Technological abundance in modern cities often deludes us into thinking that surely everywhere, people have enough food and shelter. And yet even within the same city living conditions can vary dramatically, and in an even more pronounced way between countries. By 2050 it looks like we’ll have 9 billion people breathing, three people for every two breathing now. Bear in mind most of those will live in cities, while checking the urban thermometers below.
Part I : New York City
“The ‘Broken Window’ theory states that unapprised disorder is a sign that noone cares and actually invites both further disorder and more serious crime, and has been a cornerstone of the New York City Mayor’s governing and crime fighting strategies. ”
Is the window actually broken? Though stylised hip-hop graffiti has flowed the world over, NYC remains as a kind of centre of gravity for it all. In 2003 graffiti almost seems a natural part of the urban landscape, and mostly unthinkable as a punishable crime, let even considered a ‘broken window’ or ugliness / vandalism. In their book ‘Broken Windows’ – documenting the history of NYC graffiti, authors James & Karla Murray have taken the time to extensively map it’s rise and development, exploring aesthetic techniques, social / cultural histories and society’s changing perceptions of graf. Text is juggled of course, alongside 180 full colour, wide-style pages which offer a heavily saturated panoramic (and often fold-out) excursion into the artform draped all over the walls, subways and trains of NYC.
Most of the book’s words belong to graf writers themselves, chunky quotes resonating beside spreads of the graf pieces themselves. This lends a friendly, community feel to the book, with the collective voices echoing each other’s passion, excitement, and perspectives. The anecdotes also trace the edges of an ongoing battle between authorities and artists about the legitimacy of graf, and the legalities of art, property & public space. With page after page of quotes and spreads, it’s hard not to be swept away, caught in the fever of adding colour to the everyday, of transforming urban decay, the play of the spray.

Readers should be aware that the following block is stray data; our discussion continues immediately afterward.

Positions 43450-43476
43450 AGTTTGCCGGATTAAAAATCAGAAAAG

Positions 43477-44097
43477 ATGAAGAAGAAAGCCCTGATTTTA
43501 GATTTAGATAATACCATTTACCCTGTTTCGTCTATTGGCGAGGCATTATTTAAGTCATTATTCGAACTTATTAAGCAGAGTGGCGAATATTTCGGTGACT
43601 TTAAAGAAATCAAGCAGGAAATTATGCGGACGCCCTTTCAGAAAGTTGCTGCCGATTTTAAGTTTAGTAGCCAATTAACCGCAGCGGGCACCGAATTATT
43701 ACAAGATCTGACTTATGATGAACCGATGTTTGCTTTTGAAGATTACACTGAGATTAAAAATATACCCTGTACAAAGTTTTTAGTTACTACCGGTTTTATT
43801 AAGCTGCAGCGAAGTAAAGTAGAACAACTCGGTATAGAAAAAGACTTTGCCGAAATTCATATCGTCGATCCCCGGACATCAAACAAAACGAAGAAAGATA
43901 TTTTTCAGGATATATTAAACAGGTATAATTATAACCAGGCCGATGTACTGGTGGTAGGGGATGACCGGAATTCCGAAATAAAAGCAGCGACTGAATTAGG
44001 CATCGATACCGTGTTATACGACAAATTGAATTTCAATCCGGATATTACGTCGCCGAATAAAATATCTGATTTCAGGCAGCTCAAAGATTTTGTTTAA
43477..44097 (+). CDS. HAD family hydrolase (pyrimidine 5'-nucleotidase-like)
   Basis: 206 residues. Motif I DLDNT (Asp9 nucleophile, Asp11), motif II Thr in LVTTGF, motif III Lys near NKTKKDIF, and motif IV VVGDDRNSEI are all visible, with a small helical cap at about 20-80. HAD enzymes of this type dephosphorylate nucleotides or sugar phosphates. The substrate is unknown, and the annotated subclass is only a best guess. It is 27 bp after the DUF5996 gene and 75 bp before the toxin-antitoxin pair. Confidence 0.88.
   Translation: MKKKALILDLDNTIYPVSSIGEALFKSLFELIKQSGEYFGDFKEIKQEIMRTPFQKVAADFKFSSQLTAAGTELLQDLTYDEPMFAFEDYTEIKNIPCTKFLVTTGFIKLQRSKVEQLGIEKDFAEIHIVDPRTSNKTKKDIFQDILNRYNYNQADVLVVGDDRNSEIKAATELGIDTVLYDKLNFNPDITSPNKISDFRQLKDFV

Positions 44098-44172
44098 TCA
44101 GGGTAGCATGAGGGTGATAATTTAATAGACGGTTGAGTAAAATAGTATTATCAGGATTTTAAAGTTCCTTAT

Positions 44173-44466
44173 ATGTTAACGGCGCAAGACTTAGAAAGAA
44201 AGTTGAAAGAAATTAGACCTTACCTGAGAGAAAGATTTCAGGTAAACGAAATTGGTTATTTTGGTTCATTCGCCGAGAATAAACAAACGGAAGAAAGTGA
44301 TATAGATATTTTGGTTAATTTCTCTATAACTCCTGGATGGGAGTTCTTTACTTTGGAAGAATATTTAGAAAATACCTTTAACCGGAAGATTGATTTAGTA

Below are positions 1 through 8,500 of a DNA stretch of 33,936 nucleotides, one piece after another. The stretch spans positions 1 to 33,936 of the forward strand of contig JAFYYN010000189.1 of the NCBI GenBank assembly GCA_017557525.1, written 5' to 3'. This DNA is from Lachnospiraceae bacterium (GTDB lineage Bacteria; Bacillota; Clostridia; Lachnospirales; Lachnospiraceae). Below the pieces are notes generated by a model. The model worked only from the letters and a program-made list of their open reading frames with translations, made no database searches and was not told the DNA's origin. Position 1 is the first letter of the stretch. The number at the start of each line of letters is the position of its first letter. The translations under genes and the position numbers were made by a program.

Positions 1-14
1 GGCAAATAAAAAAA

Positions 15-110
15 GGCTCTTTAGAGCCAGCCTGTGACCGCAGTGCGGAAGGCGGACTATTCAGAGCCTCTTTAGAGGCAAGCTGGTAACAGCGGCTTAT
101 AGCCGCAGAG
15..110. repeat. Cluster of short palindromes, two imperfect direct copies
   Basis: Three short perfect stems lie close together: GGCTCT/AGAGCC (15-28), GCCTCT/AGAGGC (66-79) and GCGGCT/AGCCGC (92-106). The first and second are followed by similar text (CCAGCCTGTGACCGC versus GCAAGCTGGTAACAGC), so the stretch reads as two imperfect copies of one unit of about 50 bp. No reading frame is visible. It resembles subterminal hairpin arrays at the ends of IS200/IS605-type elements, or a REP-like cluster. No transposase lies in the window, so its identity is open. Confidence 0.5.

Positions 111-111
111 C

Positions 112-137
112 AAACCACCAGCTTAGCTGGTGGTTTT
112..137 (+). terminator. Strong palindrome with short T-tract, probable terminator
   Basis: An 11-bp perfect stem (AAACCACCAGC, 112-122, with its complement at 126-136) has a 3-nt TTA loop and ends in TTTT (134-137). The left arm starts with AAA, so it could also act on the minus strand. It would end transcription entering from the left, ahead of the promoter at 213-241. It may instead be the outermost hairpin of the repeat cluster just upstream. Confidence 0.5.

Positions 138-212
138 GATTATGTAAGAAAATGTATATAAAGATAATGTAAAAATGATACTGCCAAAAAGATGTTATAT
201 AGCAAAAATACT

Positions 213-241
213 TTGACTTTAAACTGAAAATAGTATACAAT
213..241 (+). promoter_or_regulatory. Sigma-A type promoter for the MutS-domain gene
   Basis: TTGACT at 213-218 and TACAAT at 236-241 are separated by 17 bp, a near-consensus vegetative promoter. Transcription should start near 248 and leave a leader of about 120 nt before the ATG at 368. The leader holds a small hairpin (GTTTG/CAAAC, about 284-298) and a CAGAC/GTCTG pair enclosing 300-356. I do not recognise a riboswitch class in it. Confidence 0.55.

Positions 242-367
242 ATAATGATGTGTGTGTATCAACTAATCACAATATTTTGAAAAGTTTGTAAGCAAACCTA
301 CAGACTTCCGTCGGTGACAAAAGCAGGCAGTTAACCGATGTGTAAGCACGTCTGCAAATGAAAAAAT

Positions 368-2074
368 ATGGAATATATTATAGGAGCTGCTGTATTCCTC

Part II : The Rest of The World
On a more literal tip, Habitat for Humanity International have created an actual ‘Slum theme park’ ( see www.habitat.org ), with the aim of showing tourists a look at the world’s worst slums. Habitat are a US based Christian ministry dedicated to eliminating poverty housing, with it’s founder Millard Fuller keen to expose Americans to the problems in other countries as well as environmentally and culturally appropriate housing solutions. What’s it like to visit?
“You’ll come out of the (Habitat) center and walk right into a slum. You’ll see the kind of pitiful living conditions so many people in the world have.” After touring mock slums from Africa, Asia and Central America, visitors to the Global Village will see examples of the modest homes Habitat builds in those regions.
“You see what a steep improvement acceptable housing makes in someone’s life. We think we’ll recruit a lot of volunteers this way,” Fuller said.
In the 6-acre attraction, guests travel to the Habitat homes of 15 countries in Africa, Asia and Central America and participate in hands-on activities such as brick and tile making. Hosts and guides describe the lives and customs of families around the world and re-create scenes with guests that include tribal welcomes in Ghana or villager meetings in Fiji. Demonstration Habitat homes include a hurricane-resistant stone home in Haiti, a Guatemalan house of concrete and steel, a pressed-earth brick home in Kenya and a wood home on stilts in Papua, New Guinea. The village eventually will expand to 35 houses, including those from poor European and South American regions, all with different building styles that demonstrate housing solutions. Since 1976 with its affiliates in 3,000-plus communities and 87 nations, Habitat has built more than 125,000 homes with partner families with no-profit, zero-interest mortgages.